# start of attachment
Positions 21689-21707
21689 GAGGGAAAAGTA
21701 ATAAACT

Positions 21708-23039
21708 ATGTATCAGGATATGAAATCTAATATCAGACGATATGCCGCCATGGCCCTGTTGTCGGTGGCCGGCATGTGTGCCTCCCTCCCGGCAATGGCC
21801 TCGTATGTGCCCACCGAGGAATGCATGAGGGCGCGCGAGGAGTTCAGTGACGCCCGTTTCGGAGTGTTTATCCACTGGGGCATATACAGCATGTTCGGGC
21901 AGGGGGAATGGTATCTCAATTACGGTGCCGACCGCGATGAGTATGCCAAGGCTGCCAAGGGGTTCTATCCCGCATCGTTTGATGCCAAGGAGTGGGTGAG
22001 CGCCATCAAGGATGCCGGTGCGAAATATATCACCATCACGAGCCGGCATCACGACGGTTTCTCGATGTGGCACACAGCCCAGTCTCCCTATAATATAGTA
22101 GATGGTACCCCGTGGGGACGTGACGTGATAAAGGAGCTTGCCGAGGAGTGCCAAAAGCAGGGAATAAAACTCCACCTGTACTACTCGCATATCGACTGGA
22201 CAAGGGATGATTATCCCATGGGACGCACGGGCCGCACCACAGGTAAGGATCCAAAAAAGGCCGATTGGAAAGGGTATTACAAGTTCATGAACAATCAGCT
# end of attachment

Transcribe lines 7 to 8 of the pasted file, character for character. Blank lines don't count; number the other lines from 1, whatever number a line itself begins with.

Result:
21901 AGGGGGAATGGTATCTCAATTACGGTGCCGACCGCGATGAGTATGCCAAGGCTGCCAAGGGGTTCTATCCCGCATCGTTTGATGCCAAGGAGTGGGTGAG
22001 CGCCATCAAGGATGCCGGTGCGAAATATATCACCATCACGAGCCGGCATCACGACGGTTTCTCGATGTGGCACACAGCCCAGTCTCCCTATAATATAGTA